[e2e] admission control vs congestion control

Fred Baker fred at cisco.com
Wed Apr 19 04:23:41 PDT 2006

Would you find that acceptable as a service? Would you pay for it? Or  
would you say "this crappy service is unreliable; I would rather go  
to the corner store and rent the movie than wonder whether the rental  
from my ISP is going to actually stay up or maybe have little squares  
all over it half the time"?

On Apr 18, 2006, at 11:00 PM, Dah Ming Chiu wrote:

> How about a "quick-brobing delayed blocking" approach?
> In other words, you only probe for tolerable "post-dial delay" and
> admit if okay or uncertain. When things get bad, the call may be
> dropped in the middle. Hopefully with sufficient over-provisioning,
> the "delayed blocking" happens very rarely.  This may be what is
> already "implemented" in the sense that the "quick probing" part is  
> "no
> probing" and the "delayed blocking" part is done by the human user.
> Dah Ming
> ----- Original Message ----- From: "Henning Schulzrinne"  
> <hgs at cs.columbia.edu>
> To: "Lisong Xu" <lisongxu2 at gmail.com>
> Cc: "Fred Baker" <fred at cisco.com>; <end2end-interest at postel.org>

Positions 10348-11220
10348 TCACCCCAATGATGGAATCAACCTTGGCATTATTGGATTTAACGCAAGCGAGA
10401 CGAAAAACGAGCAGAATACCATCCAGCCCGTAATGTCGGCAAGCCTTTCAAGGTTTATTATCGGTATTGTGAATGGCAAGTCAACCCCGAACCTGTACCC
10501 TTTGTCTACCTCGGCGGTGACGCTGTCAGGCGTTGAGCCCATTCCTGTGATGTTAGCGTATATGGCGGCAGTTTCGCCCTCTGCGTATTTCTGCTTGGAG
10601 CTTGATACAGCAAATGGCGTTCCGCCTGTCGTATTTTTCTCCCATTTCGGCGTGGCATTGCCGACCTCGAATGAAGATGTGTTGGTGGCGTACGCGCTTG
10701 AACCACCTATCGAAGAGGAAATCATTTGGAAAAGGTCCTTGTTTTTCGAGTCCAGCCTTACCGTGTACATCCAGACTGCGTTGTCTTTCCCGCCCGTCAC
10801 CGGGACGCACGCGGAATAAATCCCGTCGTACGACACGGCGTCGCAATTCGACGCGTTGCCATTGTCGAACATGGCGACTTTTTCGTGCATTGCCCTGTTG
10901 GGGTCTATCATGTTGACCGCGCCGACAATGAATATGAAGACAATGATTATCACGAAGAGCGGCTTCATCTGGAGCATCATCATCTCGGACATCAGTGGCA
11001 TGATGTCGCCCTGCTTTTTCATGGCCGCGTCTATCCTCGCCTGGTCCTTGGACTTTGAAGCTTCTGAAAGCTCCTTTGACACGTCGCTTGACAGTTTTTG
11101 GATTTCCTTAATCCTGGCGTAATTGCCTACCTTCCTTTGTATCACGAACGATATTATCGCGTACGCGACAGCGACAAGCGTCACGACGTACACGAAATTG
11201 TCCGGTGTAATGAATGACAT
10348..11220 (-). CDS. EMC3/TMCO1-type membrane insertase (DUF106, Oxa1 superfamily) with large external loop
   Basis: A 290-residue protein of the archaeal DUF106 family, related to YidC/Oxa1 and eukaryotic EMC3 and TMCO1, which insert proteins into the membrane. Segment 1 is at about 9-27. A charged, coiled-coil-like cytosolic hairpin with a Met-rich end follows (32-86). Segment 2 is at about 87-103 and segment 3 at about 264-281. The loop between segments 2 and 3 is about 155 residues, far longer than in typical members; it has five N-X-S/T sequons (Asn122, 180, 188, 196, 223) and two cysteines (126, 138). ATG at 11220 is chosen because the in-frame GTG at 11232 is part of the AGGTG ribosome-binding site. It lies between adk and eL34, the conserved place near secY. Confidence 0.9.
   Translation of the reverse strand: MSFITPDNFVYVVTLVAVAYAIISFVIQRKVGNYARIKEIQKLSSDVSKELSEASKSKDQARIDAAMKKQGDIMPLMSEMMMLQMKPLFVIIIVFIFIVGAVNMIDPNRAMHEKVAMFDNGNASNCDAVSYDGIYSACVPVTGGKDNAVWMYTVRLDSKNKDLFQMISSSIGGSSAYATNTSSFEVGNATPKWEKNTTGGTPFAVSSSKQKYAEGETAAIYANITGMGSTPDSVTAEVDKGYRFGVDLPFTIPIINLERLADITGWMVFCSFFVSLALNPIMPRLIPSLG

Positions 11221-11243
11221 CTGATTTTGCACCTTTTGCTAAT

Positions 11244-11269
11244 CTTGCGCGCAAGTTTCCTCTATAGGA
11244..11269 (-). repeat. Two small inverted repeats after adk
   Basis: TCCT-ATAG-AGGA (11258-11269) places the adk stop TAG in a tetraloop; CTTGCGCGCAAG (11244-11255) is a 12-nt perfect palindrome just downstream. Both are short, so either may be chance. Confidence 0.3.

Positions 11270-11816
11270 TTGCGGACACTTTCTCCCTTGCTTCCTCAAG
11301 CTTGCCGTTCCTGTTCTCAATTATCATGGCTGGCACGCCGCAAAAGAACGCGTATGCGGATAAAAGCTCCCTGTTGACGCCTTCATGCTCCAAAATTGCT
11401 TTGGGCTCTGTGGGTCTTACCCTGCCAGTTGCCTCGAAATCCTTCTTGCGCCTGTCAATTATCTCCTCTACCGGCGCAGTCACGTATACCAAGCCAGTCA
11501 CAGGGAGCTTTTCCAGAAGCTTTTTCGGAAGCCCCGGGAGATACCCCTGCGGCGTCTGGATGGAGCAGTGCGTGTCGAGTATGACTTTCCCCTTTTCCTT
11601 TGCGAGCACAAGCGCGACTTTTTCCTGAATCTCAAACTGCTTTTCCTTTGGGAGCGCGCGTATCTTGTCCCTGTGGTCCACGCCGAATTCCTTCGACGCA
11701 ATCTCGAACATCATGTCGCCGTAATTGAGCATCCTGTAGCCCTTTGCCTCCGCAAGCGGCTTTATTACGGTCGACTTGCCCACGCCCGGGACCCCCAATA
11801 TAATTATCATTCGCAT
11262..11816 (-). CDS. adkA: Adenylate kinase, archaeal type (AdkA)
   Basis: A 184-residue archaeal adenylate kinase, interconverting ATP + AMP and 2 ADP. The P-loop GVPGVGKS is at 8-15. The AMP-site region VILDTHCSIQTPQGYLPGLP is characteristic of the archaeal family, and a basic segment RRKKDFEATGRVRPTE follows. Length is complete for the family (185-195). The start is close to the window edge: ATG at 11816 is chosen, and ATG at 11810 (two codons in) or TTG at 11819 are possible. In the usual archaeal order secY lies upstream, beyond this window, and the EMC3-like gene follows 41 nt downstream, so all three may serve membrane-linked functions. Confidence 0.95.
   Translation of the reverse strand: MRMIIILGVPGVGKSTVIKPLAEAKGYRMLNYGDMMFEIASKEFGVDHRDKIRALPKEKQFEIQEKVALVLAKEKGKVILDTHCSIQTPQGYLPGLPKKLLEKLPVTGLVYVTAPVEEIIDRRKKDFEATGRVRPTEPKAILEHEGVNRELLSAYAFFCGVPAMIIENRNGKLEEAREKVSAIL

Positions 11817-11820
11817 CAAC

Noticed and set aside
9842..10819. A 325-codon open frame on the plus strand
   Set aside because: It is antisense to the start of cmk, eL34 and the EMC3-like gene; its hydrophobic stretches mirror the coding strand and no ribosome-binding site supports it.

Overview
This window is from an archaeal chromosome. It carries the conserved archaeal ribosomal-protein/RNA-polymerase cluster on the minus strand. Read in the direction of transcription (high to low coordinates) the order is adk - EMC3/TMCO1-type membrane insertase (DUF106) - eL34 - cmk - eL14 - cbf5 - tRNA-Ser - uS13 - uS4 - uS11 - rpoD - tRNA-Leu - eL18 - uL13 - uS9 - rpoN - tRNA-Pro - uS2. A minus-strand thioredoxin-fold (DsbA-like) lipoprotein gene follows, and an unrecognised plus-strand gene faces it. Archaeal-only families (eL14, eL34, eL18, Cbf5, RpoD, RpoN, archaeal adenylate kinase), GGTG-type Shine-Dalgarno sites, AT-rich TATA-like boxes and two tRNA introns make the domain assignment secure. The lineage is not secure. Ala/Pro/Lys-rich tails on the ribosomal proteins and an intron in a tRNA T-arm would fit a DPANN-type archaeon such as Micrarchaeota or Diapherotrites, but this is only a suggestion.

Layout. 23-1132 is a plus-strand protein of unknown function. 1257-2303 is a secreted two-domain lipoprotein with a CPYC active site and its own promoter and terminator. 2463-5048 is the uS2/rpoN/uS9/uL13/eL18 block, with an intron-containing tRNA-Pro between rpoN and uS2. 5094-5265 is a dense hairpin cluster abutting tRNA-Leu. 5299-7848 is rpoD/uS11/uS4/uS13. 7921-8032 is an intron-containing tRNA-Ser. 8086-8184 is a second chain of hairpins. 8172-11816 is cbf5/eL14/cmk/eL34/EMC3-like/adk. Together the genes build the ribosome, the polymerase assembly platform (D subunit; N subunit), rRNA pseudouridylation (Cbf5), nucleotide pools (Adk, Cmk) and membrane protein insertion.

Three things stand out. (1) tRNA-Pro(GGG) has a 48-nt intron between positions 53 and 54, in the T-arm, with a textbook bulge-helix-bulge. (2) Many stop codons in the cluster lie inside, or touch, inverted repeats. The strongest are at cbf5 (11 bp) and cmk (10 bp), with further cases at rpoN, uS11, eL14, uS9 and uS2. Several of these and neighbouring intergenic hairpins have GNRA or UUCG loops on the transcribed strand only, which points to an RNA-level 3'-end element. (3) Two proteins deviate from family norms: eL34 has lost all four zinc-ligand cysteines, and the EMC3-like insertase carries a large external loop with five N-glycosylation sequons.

> Sent: Wednesday, April 19, 2006 4:52 AM
> Subject: Re: [e2e] admission control vs congestion control
>> - Delay until admission decision makes many such techniques  
>> unsuitable for applications where humans are waiting ("post-dial  
>> delay")
>> - Overhead of probing, particularly if the probe has to be  
>> repeated after a failure
>> - Guarantees tend to be weak, i.e., you may get a positive answer  
>> and still suffer packet loss, particularly if the number of flows  
>> is small and flows are bursty or on-off (such as voice) if the  
>> probe gets "lucky"
>>> I agree with you that "people don't want to build large amounts of
>>> state into the network." But there are also admission control  
>>> methods
>>> that do not build any state into the network, such as probing-based
>>> methods. Why these methods have not been widely accepted and
>>> implemented? I guess the tcp friendliness is one of the reasons, are
>>> there any other fundamental reasons?
>>> Thanks
>>> Lisong

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